What this means is just as explained above -- if the opposite faction pulls a boss, you can punch it and still get credit and loot. You'd have to be a little brave or foolhardy to do so alone on a PvP server, unless you're a stealth class, but the opportunity remains. It'll be interesting to see whether this change has an impact on the use of the Raid Finder and oQueue for Celestials groups, or not. Given the convenience of those methods for finding a composed group, I suspect they'll prevail.

Filed under: News items, Raiding, Mists of Pandaria

Dragon Soul LFR changes possible in 6.0

Transmog addicts may have some good news for patch 6.0. When LFR was introduced with Dragon Soul, the last raid in Cataclysm, players flocked to the content and gathered armor and items that had their own unique color schemes. After Mists of Pandaria was introduced, players leveled to 90 -- and the ability to run Dragon Soul on LFR difficulty disappeared. While players can still farm the raid on Normal and Heroic difficulties, the unique color sets released specifically for LFR were no longer available to those max level characters.

This was in part due to the nature of LFR. The only way to raid LFR level content is to queue for it through the raid finder interface -- you can't simply change the dropdown difficulty on a per-character basis, as you can with Normal and Heroic difficulties. Once you've passed the level threshold for Cataclysm content, the option to raid Dragon Soul LFR simply disappears from the raid finder interface. Ordinarily this wouldn't be a problem -- but transmogrification addicts everywhere have been looking for a solution to obtaining those older, uniquely colored items, and Lead Game Designer Ion "Watcher" Hazzikostas just tweeted that a solution may be on the way in patch 6.0.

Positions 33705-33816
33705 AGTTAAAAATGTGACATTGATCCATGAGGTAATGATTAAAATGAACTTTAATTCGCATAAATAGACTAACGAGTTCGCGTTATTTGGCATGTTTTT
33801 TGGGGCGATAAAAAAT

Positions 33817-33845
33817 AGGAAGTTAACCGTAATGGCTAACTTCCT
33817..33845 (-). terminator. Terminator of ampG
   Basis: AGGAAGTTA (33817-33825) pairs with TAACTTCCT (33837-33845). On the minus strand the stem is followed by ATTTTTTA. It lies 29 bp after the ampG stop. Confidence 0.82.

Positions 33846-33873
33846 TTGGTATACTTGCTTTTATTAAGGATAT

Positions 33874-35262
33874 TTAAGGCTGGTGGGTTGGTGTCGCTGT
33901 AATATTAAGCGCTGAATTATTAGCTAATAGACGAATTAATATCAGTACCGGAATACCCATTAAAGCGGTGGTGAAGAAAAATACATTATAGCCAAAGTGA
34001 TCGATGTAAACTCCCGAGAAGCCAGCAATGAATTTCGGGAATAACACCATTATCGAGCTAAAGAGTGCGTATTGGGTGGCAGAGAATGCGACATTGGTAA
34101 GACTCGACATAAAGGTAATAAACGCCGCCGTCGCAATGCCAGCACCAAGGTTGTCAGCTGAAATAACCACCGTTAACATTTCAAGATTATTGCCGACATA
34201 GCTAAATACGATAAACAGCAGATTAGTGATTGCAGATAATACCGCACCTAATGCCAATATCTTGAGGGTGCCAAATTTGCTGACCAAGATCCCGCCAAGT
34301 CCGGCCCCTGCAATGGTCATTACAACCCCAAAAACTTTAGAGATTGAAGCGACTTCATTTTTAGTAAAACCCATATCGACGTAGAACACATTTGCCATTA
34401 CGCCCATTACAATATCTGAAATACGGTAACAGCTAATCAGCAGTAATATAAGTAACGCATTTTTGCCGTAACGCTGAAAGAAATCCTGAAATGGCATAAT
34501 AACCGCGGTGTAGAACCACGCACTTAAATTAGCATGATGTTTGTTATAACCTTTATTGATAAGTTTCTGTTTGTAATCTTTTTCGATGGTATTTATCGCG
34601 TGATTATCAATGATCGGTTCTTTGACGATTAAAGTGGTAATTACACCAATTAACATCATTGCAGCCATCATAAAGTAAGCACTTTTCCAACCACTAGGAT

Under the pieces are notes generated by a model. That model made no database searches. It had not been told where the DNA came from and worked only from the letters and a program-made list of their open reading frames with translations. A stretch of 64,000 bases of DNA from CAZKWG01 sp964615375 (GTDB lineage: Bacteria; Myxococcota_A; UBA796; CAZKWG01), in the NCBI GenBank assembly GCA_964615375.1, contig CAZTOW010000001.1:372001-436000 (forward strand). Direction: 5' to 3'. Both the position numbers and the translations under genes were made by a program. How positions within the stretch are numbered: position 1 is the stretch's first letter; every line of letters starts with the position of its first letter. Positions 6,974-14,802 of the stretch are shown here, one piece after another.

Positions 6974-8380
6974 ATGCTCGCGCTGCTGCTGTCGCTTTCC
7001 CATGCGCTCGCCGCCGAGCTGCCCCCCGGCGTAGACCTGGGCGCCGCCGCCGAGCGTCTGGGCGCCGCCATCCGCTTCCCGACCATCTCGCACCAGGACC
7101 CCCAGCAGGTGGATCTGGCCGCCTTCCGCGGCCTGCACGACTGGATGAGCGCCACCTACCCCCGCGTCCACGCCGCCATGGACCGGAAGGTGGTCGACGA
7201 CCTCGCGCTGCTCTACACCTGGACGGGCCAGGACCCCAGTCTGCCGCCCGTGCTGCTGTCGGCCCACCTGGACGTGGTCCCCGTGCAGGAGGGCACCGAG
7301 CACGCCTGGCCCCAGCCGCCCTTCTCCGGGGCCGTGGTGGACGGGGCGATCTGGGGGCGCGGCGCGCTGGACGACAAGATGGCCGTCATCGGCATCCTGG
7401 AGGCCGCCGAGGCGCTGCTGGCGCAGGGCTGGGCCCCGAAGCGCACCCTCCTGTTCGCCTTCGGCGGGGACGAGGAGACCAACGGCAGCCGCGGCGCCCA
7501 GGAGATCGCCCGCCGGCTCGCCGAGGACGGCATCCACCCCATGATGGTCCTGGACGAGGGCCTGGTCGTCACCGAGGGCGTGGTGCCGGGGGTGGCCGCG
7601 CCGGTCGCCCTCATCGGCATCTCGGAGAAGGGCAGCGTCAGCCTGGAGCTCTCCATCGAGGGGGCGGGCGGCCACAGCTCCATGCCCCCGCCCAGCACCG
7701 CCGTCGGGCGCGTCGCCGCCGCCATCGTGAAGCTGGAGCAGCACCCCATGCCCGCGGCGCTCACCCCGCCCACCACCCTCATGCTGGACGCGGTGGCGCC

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Filed under: Raiding, Cataclysm, Transmogrification, Warlords of Draenor

Do we need Mythic raiding at all?

I've been talking to guild leaders getting ready for the new raiding paradigm in Warlords of Draenor, and one of the things I'm hearing is that a lot of guilds simply won't bother to do Mythic raiding. That they simply don't want to scale up. They felt that the current paradigm was perfect for them - they could raid, complete a tier on normal, then do a few heroic modes before the next tier or new expansion. This model worked in Cataclysm and Mists of Pandaria for their guilds, and with it replaced by flexible normal/heroic (equivalent to current flex and normal) and 20 person mythic (replacing 10 and 25 man heroic modes) they simply have seen the end of their doing that content.

Now, I don't do a lot of 10 man raiding - I've stayed 25 pretty much since I switched guilds back in Cataclysm - but I know from experience how it feels to have that stress on your guild, and I find the idea that Mythic raiding will be out of the reach of some players not because of their skill, but because of the numbers game a little sad. To hear players that have been doing heroic content for two or three expansions now say "I guess we're done with that kind of thing" seems a bit off to me. And it dovetails into another idea I have, namely this - not all fights work as a hard mode in the first place. Some fights feel epic and really different with the addition of new elements that we see in a harder mode (Firefighter from Ulduar comes to mind) but others just feel like the same fight with more damage and health - and those fights to my mind don't need to exist.

This has me wondering - do we need Mythic raiding at all? Going into Warlords of Draenor, we're looking at LFR, Normal, Heroic and Mythic raiding. Four raid sizes, each aimed at different kinds of raiders. Yet all four of them present the same basic content, simply scaled differently - the same boss fights, just on a different scale of difficulty and (in the case of Mythic) presumably some different mechanics. What we're seeing right now in Siege of Orgrimmar is that for some players, this is contributing to burnout - saying 'hey, go do heroic if you're bored' doesn't help when heroic is the exact same content, just harder. Do we need more of this?

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Filed under: Analysis / Opinion, Raiding, Warlords of Draenor

Watcher: Mythic raiding in Siege of Orgrimmar "for a few weeks" before Draenor